The FLQ Crisis
The FLQ Crisis, the most serious terrorist attack on Canadian soil in the country’s history, was kicked off on October 5, 1970, when British Trade Commissioner James Cross was kidnapped from his home by members of the separatist Front de Liberation du Quebec. When Pierre Laporte, Quebec’s Vice-Premier and the Minister of Labour, was kidnapped a few days later (Oct.10), Prime Minister Pierre Trudeau responded by having a thousand troops deployed in Ottawa to ensure the safety of other government employees.
Even though the Canadian Armed Forces had been monitoring FLQ activities since the mid-1960s, their role in anti-FLQ terrorist operations was limited. Apart from one young soldier who infiltrated several FLQ cells, anti-terrorism operations were left in the hands of the police. However, following the radicalization of the FLQ in 1970 and their development of more sophisticated terrorist strategies, the Quebec police found themselves frightened and overwhelmed.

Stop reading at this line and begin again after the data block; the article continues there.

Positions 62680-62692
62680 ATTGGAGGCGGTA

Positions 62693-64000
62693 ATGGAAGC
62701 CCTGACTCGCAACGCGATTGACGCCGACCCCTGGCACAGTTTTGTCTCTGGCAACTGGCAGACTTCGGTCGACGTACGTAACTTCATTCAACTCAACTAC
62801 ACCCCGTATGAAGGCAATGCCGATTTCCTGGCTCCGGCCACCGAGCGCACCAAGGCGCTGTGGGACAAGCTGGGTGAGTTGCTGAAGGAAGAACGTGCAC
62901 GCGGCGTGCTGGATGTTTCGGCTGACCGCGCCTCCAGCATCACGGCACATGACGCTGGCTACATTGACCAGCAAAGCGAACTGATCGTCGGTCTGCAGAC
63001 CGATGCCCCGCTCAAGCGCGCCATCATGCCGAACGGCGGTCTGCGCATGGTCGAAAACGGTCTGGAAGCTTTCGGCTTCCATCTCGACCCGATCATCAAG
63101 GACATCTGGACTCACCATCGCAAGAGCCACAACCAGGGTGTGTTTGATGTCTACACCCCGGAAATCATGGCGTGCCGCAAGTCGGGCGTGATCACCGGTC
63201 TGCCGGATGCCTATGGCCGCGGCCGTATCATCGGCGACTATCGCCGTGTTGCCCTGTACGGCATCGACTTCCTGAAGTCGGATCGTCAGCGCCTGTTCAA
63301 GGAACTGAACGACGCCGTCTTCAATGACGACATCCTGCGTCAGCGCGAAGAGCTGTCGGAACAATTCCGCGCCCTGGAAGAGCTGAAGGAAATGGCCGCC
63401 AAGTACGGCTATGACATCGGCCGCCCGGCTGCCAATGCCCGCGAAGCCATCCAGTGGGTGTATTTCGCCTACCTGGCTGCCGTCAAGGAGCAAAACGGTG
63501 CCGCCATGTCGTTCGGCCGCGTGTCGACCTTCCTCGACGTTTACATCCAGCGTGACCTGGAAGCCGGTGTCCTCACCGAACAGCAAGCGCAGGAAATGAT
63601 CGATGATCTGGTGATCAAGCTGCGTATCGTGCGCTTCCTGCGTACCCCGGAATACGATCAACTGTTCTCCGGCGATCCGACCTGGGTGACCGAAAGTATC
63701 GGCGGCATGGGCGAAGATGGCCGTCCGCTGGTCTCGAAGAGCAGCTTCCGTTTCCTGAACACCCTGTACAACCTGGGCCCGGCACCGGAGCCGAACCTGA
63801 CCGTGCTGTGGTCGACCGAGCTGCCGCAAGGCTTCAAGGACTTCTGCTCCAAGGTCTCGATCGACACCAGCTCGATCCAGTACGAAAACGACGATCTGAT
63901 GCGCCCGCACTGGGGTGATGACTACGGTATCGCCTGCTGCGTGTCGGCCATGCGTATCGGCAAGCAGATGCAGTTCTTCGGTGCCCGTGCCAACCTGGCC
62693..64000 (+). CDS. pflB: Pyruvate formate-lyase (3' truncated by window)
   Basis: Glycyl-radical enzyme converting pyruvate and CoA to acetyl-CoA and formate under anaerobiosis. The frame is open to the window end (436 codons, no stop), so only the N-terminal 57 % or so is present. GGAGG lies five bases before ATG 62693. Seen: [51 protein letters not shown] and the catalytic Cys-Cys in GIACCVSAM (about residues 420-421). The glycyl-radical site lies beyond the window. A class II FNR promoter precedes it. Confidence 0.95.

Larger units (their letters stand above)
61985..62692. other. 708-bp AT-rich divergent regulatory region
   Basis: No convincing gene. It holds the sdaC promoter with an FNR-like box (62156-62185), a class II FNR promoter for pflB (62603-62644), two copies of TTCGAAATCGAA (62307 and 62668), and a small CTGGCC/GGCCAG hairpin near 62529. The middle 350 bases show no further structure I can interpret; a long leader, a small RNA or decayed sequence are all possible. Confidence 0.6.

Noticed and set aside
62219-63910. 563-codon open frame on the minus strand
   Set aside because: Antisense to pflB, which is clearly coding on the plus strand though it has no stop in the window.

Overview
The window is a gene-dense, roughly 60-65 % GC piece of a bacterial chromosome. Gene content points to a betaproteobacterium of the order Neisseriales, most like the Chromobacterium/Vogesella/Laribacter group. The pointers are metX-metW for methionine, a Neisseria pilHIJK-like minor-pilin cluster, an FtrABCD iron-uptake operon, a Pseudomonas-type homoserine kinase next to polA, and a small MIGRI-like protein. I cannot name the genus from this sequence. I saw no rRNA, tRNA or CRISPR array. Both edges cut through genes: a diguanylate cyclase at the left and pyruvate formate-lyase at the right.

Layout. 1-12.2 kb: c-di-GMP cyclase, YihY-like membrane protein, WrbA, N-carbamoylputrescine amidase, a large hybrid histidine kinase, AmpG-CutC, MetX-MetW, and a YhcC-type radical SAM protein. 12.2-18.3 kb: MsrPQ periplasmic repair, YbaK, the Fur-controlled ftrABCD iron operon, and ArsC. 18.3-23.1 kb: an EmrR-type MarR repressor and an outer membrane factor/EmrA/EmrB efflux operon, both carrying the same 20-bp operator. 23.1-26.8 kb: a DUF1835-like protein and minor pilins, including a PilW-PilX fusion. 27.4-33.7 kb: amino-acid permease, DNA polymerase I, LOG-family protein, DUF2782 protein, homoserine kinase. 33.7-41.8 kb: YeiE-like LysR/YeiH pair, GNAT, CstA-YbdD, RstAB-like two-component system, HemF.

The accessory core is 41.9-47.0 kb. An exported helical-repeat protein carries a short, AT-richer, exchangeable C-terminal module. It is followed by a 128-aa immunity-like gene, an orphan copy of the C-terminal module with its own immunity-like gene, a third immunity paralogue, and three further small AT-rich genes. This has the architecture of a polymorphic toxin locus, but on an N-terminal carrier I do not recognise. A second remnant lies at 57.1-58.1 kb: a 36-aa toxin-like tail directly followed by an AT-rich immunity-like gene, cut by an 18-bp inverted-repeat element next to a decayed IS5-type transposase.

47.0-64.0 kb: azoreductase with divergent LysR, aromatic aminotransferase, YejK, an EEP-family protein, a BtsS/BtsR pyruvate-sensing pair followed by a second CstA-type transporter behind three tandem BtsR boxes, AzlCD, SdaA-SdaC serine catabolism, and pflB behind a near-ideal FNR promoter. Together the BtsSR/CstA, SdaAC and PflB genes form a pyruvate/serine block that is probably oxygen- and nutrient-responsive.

On October 15, the Quebec provincial government officially requested that the Canadian Armed Forces be deployed in Montreal. In less than a half an hour, another thousand troops were racing down the highway in transport vehicles. The presence of the troops on the streets of Montreal was mainly intended as a symbolic display of force, to reassure the public, and to free up police resources.
James Cross was found in December and negotiations for his release were successful. Laporte was killed by the FLQ on Oct.17; his murderers, Paul Rose and Francis Simard received a life sentence for their deed.
To learn more about the October Crisis, The 1970 October Crisis: Unanswered questions remain (Montreal Gazette, Oct.6, 2015) is a good read or visit the Canadian Encyclopedia’s entry here.
Main photo: The FLQ Crisis: Soldiers in the streets n.d. (Copyright: Copyright assigned to Library and Archives Canada by copyright owner Frank Prazak).